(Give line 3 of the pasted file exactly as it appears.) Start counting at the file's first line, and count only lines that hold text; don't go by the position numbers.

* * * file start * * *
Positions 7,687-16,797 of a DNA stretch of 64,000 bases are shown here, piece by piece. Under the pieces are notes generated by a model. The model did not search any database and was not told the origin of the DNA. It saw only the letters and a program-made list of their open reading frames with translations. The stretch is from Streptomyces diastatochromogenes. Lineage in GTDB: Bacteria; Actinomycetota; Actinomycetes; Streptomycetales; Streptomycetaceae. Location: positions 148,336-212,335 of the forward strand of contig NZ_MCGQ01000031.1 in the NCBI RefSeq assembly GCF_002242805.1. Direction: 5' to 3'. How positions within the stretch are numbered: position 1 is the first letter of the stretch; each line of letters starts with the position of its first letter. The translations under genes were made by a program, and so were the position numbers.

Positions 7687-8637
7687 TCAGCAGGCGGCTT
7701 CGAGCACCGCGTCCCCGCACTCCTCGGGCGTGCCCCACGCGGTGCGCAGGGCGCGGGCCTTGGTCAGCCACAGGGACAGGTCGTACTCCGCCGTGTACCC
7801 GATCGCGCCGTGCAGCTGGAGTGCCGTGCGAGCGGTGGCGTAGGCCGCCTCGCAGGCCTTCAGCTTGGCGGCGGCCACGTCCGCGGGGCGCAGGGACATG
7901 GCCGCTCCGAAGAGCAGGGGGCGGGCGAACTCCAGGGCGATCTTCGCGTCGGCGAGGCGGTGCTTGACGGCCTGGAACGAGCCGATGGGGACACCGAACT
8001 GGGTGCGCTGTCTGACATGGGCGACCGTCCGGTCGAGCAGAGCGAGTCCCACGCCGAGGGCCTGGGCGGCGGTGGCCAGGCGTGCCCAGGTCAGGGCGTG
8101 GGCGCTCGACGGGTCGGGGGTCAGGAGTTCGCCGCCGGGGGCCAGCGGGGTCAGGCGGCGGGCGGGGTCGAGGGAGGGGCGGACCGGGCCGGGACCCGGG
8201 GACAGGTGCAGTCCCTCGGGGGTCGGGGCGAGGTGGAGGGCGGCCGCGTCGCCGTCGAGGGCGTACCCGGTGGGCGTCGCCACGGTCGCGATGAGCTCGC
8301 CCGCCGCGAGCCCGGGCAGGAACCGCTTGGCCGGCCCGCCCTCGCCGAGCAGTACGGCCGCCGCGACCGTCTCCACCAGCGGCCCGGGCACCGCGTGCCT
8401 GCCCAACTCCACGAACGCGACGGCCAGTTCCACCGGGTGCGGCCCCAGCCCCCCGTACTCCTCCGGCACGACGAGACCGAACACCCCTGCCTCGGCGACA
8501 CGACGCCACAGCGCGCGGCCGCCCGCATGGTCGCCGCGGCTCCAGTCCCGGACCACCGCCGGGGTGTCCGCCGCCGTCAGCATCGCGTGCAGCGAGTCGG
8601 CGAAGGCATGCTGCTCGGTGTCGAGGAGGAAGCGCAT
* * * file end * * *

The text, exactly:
7687 TCAGCAGGCGGCTT